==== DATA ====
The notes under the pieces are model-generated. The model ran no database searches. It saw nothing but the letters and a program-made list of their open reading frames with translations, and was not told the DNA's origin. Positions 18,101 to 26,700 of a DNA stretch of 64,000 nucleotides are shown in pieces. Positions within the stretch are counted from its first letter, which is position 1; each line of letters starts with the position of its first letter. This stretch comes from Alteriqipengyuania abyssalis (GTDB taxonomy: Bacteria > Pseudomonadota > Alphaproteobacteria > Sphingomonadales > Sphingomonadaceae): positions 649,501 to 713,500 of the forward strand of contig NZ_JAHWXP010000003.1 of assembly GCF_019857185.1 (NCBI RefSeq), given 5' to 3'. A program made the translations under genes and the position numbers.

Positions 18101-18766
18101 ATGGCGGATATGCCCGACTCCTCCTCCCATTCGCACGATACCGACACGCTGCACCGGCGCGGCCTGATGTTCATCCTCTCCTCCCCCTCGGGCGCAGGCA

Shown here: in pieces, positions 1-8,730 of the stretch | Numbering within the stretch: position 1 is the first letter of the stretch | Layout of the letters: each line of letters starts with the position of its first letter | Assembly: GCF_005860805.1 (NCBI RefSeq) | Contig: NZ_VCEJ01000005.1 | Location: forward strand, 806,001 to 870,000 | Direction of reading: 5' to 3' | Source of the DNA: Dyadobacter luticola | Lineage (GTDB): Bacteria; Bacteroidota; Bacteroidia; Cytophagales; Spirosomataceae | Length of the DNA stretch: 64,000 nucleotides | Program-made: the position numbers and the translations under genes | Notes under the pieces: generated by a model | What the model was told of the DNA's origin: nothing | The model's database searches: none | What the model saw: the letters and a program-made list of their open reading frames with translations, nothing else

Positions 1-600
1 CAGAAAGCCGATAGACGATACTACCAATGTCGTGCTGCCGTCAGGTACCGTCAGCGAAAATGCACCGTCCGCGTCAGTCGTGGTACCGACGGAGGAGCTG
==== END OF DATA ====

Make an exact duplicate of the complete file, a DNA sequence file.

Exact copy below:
The notes under the pieces are model-generated. The model ran no database searches. It saw nothing but the letters and a program-made list of their open reading frames with translations, and was not told the DNA's origin. Positions 18,101 to 26,700 of a DNA stretch of 64,000 nucleotides are shown in pieces. Positions within the stretch are counted from its first letter, which is position 1; each line of letters starts with the position of its first letter. This stretch comes from Alteriqipengyuania abyssalis (GTDB taxonomy: Bacteria > Pseudomonadota > Alphaproteobacteria > Sphingomonadales > Sphingomonadaceae): positions 649,501 to 713,500 of the forward strand of contig NZ_JAHWXP010000003.1 of assembly GCF_019857185.1 (NCBI RefSeq), given 5' to 3'. A program made the translations under genes and the position numbers.

Positions 18101-18766
18101 ATGGCGGATATGCCCGACTCCTCCTCCCATTCGCACGATACCGACACGCTGCACCGGCGCGGCCTGATGTTCATCCTCTCCTCCCCCTCGGGCGCAGGCA

Shown here: in pieces, positions 1-8,730 of the stretch | Numbering within the stretch: position 1 is the first letter of the stretch | Layout of the letters: each line of letters starts with the position of its first letter | Assembly: GCF_005860805.1 (NCBI RefSeq) | Contig: NZ_VCEJ01000005.1 | Location: forward strand, 806,001 to 870,000 | Direction of reading: 5' to 3' | Source of the DNA: Dyadobacter luticola | Lineage (GTDB): Bacteria; Bacteroidota; Bacteroidia; Cytophagales; Spirosomataceae | Length of the DNA stretch: 64,000 nucleotides | Program-made: the position numbers and the translations under genes | Notes under the pieces: generated by a model | What the model was told of the DNA's origin: nothing | The model's database searches: none | What the model saw: the letters and a program-made list of their open reading frames with translations, nothing else

Positions 1-600
1 CAGAAAGCCGATAGACGATACTACCAATGTCGTGCTGCCGTCAGGTACCGTCAGCGAAAATGCACCGTCCGCGTCAGTCGTGGTACCGACGGAGGAGCTG